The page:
Nokia looks to Asia-Pacific as top growth area for next decade

Nokia is looking to Asia-Pacific as a key growth region heading into the next century. In the first half of 1997 there were 164 million cellular subscribers worldwide, out of which more than 50 million were GSM, according to Nokia Group CEO Jorma Ollila. Ollila says the number will grow to more than 490 million by 2001. Subscriber numbers in Asia-Pacific are expected to leap from 53 million this year to 200 million in 2002, with 50 million in China alone.

Nokia is looking to the Asia-Pacific as a key growth region heading into the next century.

Speaking at the launch of the new 6110 phone in Beijing last week, Nokia Group president and CEO Jorma Ollila said the telecomms industry is a fertile base for trade and economic growth today and into next century.

In the first half of 1997 there were 164 million cellular subscribers worldwide, out of which more than 50 million were GSM. Ollila says the number will grow to more than 490 million by 2001, and that GSM will continue to grow in dominance, with more than 60% of the total subscribers by that time.

“Asia-Pacific is the fastest growing region today and into the next decade. While cellular will maintain a growth momentum worldwide, Nokia believes the Asia-Pacific will be the largest among the three regions [Americas, Europe and Asia-Pacific] in terms of total number of subscribers after the turn of the century.”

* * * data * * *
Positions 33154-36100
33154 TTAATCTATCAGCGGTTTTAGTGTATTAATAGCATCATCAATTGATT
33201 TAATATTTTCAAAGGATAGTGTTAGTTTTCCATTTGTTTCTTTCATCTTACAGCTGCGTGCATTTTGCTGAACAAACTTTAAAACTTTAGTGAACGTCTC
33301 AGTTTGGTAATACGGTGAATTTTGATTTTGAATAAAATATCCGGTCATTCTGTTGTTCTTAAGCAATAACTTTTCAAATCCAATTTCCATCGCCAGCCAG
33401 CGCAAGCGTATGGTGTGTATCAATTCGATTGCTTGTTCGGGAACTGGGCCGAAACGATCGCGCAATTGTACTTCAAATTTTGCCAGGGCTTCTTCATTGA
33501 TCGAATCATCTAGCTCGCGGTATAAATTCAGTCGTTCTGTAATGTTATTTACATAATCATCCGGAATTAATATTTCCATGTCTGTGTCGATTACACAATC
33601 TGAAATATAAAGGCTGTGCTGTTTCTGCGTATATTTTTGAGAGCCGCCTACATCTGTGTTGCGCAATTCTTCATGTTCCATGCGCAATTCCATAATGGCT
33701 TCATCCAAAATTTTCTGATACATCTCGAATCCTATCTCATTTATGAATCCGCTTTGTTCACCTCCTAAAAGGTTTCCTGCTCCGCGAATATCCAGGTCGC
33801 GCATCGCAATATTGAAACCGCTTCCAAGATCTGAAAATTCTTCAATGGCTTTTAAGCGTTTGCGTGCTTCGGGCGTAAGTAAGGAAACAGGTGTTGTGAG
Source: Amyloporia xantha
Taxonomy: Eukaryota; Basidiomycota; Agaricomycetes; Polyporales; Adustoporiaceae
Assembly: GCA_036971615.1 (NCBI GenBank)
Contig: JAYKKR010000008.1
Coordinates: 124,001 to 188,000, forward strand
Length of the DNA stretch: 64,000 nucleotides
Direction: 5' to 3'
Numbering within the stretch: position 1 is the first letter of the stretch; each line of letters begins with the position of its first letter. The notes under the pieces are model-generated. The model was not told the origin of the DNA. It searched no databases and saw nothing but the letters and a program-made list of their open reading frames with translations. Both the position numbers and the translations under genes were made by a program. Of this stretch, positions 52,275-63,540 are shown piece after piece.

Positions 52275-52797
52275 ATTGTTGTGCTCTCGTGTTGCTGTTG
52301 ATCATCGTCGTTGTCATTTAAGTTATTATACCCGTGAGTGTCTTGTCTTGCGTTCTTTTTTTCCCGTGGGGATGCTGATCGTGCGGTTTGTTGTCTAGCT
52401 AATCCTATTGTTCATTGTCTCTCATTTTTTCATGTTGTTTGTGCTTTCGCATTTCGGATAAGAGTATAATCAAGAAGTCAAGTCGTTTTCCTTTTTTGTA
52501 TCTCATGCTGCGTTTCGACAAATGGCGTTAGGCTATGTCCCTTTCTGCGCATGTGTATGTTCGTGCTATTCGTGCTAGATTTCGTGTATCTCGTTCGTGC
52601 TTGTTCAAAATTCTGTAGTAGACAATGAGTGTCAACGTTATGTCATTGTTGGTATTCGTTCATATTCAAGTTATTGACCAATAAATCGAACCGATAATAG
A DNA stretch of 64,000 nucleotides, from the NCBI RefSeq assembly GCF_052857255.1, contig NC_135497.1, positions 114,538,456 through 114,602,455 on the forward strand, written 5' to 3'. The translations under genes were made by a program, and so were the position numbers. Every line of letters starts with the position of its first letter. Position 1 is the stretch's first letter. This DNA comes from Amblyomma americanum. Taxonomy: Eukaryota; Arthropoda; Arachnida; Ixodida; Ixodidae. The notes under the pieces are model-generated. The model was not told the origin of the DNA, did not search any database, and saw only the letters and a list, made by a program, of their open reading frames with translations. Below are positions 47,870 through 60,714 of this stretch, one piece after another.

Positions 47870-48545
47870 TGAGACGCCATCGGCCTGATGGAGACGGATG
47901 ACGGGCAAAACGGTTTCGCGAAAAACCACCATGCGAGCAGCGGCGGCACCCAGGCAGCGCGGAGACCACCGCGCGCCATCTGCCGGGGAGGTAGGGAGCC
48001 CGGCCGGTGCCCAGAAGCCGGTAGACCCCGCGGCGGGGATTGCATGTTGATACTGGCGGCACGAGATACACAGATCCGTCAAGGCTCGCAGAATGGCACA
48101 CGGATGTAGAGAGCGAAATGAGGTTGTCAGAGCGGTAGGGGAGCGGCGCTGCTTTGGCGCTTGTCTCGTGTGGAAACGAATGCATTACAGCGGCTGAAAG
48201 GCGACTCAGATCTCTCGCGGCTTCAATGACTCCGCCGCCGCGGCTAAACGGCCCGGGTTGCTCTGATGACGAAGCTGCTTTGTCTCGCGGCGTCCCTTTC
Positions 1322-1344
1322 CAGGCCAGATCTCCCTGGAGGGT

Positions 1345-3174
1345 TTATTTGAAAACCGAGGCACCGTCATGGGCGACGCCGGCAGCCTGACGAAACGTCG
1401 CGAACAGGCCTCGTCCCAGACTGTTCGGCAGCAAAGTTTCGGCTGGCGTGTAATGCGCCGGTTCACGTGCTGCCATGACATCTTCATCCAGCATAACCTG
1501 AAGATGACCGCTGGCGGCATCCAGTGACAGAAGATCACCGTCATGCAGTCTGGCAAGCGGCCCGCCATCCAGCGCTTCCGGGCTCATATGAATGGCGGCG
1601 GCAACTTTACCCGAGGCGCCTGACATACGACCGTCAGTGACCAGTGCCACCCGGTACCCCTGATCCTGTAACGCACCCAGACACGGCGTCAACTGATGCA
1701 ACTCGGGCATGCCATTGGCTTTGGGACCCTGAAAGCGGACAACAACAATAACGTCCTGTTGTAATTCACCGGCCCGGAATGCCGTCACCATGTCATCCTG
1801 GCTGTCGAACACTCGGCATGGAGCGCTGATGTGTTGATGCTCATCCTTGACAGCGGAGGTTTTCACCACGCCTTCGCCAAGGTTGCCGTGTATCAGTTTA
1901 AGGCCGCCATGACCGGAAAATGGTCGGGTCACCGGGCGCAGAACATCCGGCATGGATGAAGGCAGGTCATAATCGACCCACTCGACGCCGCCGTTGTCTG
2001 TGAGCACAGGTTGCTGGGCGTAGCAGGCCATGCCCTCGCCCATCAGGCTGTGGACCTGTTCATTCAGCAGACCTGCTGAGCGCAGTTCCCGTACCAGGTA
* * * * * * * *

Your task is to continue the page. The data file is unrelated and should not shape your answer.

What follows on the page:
He says the Asia-Pacific region will have a significant influence on the design and technology of future products.

Nokia Asia-Pacific executive vice--president Sari Baldauf says there were 53 million subscribers in the Asia-Pacific region (including Japan) in the first half of 1997.

She expects that figure to rise to 200 million by 2002, with China alone accounting for 50 million subscribers.

She says the region has the youngest users of mobile phones in the world — 69% are under 40 and the fastest growing group is under 24. Hong Kong is forecast to have the highest penetration of adolescent users in Asia-Pacific this year.

The region has “thrown off its mantle” and is moving into a new role of trendsetter and leader, she says.

“The unique demands of the discerning Asian consumer will dictate new products and solutions tailored for their needs. More and more products and innovations are being launched first in Asia-Pacific.”

She says an example is the third-generation wireless technology standardisation and development.

As part of its long-term commitment in China, Nokia will establish a research and development unit in Beijing, concentrating on state-of-the-art technology, and with a focus on mobile communications.

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